Super experience

HHI RESIDENT KEN ANDERSON RELIVES LEADING BENGALS TO THE BIG GAME

BY JUSTIN JARRETT | PHOTOS BY LLOYD WAINSCOTT

Every February the memories come rushing back to Ken Anderson, not that they ever fully fade. 

Every young boy who picks up a football dreams at some point of playing quarterback in the NFL, and in the wildest of those dreams, he might become the league MVP or even play in a Super Bowl.

Anderson lived it, and he will relive it this month when Super Bowl LVI kicks off Feb. 13 in California. He led the Cincinnati Bengals to the first Super Bowl in franchise history following the 1981 season, when he was named the NFL’s Most Valuable Player. 

Now retired to Hilton Head Island, Anderson remains a beloved figure in Cincinnati, where his nonprofit foundation, the Ken Anderson Alliance, provides opportunities for adults with disabilities — and where he was inducted into the Bengals Ring of Honor last October.

It was during Anderson’s 16-year career — all with Cincinnati — that Bengals fans began to morph into fanatics, as the once-unheralded quarterback from the small town of Batavia, Illinois, by way of NCAA Division III Augustana College, led the fledgling franchise to division titles in 1973 and 1975.

During that magical 1981 season, when the Bengals went 12-4 and claimed the top seed in the AFC, Cincinnati went full-blown wild for its football team.

Cristy and Ken Anderson with their dog, Ande.

 

“That was kind of the first year they started wearing orange and black wigs and painting their faces, and the ‘Who Dey!’ chants started,” recalls Anderson, who turns 73 on Feb. 15. “Just the excitement in the city, you know, of going to a Super Bowl. So, I guess anytime you do something like that for the first time for a franchise, it’s really a big deal and a special deal.”

Anderson’s only Super Bowl appearance as a player left some psychic scars. The Bengals committed four turnovers, including three in the first half that helped Joe Montana and the San Francisco 49ers build a 20-0 halftime advantage and hold off Cincinnati’s furious rally for a 26-21 victory at the Pontiac Silverdome in Michigan. 

Anderson rushed for a touchdown, threw for 300 yards and tossed a touchdown pass to lead the comeback, but he also threw two interceptions that still linger amid the precious memories.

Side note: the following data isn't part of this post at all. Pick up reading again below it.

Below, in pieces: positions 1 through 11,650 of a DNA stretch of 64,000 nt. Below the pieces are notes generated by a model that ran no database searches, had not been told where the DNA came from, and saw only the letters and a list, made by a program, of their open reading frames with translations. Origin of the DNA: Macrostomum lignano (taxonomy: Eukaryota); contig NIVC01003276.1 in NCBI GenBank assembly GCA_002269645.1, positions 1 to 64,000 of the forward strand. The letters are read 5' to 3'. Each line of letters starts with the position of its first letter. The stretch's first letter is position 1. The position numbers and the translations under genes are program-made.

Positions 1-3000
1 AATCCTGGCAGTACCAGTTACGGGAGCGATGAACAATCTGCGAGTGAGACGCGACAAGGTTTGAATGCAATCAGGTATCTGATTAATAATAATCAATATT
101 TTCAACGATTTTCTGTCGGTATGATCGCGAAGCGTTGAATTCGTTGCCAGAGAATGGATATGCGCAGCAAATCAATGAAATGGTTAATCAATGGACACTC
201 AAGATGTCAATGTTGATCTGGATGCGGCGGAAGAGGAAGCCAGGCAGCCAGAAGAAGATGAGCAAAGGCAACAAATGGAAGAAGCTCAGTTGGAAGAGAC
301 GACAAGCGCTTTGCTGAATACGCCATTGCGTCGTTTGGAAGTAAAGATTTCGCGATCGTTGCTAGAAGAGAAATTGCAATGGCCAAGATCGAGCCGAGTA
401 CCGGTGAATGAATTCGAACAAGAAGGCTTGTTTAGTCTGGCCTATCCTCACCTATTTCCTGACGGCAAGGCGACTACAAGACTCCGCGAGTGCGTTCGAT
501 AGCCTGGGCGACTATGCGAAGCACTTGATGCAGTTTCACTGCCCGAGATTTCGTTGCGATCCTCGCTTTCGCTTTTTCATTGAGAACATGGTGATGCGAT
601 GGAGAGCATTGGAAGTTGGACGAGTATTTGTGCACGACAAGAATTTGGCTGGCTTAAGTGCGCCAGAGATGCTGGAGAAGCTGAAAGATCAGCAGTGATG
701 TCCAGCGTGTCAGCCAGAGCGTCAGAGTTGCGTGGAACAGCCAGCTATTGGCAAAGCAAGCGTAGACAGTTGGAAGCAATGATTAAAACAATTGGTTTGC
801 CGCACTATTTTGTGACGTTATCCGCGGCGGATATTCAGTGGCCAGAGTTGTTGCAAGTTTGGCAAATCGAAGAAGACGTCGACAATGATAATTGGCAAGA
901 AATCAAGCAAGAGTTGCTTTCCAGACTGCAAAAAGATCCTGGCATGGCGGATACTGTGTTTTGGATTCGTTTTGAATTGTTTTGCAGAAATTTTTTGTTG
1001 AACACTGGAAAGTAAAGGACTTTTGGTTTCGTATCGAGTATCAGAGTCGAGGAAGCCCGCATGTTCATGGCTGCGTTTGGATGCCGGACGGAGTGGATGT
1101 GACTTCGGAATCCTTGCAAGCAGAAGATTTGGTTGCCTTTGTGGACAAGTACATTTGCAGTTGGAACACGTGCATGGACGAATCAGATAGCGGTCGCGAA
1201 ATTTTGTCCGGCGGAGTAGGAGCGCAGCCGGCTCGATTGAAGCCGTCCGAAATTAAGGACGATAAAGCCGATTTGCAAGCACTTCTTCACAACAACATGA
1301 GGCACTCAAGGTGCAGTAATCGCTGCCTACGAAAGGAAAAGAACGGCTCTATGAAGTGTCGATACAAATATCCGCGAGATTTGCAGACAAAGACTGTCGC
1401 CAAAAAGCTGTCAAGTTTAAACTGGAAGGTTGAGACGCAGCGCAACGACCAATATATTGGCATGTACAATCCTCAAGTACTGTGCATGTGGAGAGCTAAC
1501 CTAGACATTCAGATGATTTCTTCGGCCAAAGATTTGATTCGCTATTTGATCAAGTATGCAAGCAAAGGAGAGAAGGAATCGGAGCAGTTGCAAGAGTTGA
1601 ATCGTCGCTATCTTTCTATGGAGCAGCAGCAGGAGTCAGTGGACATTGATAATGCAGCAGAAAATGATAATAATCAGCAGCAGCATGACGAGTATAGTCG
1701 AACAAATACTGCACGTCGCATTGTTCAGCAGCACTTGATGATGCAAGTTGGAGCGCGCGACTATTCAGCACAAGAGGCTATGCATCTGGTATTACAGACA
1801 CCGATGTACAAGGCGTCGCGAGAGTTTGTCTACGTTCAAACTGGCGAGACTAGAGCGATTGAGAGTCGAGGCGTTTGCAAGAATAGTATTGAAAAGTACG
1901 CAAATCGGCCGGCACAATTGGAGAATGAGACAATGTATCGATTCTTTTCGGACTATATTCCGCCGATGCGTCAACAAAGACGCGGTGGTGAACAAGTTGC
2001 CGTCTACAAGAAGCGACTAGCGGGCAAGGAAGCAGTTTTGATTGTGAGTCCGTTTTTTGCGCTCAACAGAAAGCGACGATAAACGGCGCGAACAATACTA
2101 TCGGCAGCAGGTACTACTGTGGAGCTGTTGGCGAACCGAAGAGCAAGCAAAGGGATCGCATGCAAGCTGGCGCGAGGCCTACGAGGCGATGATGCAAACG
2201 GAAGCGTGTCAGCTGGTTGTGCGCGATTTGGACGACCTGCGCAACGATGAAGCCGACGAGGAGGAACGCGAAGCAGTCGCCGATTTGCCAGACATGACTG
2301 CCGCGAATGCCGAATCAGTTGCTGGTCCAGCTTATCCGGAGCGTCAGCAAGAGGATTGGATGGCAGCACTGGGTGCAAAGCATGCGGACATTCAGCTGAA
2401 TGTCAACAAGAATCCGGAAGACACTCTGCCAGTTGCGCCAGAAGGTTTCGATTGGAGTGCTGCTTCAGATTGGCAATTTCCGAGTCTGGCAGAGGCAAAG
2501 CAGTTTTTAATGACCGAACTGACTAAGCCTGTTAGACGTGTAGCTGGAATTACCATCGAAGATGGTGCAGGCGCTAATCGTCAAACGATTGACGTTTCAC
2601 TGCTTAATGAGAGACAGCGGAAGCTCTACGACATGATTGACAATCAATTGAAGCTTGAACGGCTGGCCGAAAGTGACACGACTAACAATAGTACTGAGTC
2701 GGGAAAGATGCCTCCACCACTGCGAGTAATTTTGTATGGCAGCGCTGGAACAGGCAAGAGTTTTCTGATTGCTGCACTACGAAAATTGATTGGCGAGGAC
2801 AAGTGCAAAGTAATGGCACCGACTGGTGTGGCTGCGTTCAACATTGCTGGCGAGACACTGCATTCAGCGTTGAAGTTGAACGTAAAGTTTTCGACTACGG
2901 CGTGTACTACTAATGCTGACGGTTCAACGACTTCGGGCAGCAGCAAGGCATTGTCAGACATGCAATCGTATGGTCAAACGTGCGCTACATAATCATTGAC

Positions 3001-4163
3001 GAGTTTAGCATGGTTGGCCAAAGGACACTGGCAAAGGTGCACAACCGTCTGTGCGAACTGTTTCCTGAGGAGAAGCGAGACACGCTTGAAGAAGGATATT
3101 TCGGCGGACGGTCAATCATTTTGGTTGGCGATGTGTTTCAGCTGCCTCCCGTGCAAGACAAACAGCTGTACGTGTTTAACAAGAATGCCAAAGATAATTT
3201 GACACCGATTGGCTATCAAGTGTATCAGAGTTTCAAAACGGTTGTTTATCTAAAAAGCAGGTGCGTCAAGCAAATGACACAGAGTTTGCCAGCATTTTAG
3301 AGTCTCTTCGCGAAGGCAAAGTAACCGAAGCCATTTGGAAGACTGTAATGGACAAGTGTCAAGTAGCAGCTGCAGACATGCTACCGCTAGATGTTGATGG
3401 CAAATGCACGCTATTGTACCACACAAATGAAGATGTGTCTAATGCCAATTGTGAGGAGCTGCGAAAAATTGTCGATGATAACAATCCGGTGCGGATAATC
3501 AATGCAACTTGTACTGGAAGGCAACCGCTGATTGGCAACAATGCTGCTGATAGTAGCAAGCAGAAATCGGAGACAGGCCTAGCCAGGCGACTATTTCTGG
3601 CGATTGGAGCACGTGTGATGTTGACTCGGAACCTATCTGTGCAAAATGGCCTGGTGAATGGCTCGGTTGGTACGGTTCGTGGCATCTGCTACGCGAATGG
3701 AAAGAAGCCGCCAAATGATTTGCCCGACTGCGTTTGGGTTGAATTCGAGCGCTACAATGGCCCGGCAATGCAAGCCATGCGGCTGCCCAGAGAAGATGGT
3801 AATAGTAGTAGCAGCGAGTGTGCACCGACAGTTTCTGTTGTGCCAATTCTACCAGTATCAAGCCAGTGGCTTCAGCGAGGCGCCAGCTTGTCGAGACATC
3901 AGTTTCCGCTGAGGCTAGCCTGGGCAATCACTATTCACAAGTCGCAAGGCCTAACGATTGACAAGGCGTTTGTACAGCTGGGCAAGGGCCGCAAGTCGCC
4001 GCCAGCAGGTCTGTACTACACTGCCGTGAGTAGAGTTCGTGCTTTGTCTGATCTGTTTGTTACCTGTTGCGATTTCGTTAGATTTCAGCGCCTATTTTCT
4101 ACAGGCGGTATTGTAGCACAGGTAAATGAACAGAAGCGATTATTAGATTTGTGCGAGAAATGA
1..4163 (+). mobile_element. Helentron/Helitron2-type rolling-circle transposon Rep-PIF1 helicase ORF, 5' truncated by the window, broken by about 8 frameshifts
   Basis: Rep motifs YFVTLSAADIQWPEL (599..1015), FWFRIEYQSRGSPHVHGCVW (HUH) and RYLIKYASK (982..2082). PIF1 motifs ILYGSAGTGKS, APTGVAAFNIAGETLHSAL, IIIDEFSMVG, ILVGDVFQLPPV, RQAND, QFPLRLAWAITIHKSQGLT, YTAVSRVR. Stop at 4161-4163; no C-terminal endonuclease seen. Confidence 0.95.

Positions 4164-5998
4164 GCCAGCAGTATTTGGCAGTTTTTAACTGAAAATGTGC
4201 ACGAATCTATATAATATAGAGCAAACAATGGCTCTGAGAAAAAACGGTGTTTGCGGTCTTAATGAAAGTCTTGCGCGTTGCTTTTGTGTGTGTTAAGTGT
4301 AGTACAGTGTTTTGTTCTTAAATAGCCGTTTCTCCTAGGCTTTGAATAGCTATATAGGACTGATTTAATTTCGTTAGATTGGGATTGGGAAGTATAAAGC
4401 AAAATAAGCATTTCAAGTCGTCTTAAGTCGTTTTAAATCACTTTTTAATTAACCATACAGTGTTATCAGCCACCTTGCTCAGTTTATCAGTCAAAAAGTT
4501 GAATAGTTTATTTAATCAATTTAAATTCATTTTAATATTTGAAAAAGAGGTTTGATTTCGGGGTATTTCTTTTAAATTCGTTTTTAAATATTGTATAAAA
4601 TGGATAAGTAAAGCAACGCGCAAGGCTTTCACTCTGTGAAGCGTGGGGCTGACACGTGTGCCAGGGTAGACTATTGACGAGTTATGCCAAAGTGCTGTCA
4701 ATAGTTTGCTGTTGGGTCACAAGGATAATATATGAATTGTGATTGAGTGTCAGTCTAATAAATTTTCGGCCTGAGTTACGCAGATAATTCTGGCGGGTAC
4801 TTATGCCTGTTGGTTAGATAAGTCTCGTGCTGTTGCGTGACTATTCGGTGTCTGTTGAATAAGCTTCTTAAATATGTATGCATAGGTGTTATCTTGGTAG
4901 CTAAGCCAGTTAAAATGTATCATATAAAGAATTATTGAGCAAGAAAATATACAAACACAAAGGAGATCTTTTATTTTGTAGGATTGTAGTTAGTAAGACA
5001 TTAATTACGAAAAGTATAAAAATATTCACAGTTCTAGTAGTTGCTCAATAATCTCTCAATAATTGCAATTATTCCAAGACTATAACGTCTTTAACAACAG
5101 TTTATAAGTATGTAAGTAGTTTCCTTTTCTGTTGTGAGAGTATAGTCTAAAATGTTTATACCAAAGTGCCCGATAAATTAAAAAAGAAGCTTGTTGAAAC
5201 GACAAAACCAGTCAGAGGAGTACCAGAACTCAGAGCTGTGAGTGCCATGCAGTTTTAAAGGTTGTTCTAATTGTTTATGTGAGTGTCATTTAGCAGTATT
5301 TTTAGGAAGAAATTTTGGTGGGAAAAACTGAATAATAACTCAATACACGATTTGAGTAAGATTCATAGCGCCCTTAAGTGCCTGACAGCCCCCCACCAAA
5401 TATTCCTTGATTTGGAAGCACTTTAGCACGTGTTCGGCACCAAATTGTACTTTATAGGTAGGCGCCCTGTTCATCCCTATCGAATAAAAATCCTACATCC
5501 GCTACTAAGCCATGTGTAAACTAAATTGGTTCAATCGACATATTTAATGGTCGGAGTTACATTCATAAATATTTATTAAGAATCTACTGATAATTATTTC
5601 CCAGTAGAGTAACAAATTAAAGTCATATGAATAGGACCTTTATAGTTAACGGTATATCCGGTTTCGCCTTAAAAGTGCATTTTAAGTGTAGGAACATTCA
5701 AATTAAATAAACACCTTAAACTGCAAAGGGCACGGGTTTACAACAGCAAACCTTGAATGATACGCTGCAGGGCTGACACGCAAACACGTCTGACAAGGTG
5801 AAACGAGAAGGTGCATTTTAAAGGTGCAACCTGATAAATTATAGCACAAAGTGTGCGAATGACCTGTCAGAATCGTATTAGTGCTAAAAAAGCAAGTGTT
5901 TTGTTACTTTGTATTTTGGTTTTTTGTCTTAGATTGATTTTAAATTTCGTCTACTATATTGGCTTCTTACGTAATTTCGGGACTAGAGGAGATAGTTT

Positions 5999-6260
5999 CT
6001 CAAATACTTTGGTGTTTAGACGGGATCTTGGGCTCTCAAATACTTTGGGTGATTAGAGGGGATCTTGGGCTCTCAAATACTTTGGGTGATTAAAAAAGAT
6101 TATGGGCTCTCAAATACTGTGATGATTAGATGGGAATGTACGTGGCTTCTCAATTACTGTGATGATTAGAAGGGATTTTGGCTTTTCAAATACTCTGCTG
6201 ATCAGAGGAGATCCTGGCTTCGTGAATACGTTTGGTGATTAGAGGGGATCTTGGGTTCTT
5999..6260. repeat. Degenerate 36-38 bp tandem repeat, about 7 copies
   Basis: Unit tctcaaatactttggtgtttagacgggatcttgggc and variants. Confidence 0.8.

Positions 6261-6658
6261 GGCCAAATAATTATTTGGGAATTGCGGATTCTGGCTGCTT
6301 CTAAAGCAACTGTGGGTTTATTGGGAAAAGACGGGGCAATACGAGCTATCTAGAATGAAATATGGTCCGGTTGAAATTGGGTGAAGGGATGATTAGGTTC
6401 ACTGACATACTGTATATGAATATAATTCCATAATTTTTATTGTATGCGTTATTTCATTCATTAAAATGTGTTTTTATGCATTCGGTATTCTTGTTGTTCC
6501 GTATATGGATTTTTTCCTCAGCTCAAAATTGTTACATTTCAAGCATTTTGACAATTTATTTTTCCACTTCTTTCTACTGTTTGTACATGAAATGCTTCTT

“It’s devastating when you lose,” Anderson says. “But, you know, after that game I think I was the first athlete that carried his son off the field after the Super Bowl, so he was there in the locker room. I remember I was sitting there dejected, and I finally asked, ‘Well, what did you think?’

“He got a big smile on his face, and he says, ‘Dad, that was the best halftime show I’ve ever seen!’” Anderson continues with a laugh in reference to the Up with People performance. “So I guess there was some benefit to it.”

After the game, he and his son passed by as San Francisco coach Bill Walsh was giving a postgame interview. The now legendary 49ers coach, who was Anderson’s mentor in the West Coast offense in his early years in Cincinnati, paused the conversation and slipped away for a sentimental moment with a former pupil. That memory lingers, too.

Even on Hilton Head, Anderson can’t escape the one that got away. Years ago, during the Hilton Head Island Charity Golf Tournament, Anderson bumped into Dwight Hicks, the beneficiary of one of Anderson’s ill-fated passes in Super Bowl XVI, a costly interception on the goal line that led to San Francisco’s first score. Hicks joked that he was surprised they were on speaking terms, then made a confession.

“I gotta tell you, I blew my coverage,” Hicks revealed. “I shouldn’t have been there.” 

 

“So, I didn’t read it wrong,” Anderson says. A small consolation.

Anderson went back to the big game as an assistant coach with the Pittsburgh Steelers following the 2008 regular season (which the Steelers won) and was struck by how much more of a spectacle the event had become since his showdown with Joe Montana in Super Bowl XVI, where the media coverage was minuscule compared to today’s climate. 

“It’s just changed so much since then,” Anderson says. “I think back then the Super Bowl pregame show was a half an hour. It wasn’t all the hoopla before the championship game that there is now. I think the pregame show starts a week ahead of time these days.”

Ever the Bengals fan, Anderson has been known to let a “WHO DEY!” loose on his sparsely-used Twitter account, which consists mostly of Bengals-related content, including in-game tweets. He loves this young quarterback, Joe Burrow, who plays a little like he did.

“I tell you, they’re going to be good for a while,” Anderson says with excitement. “They’re a young team, and they’ve still got to address the offensive line. If that gets better, I think the sky is the limit.”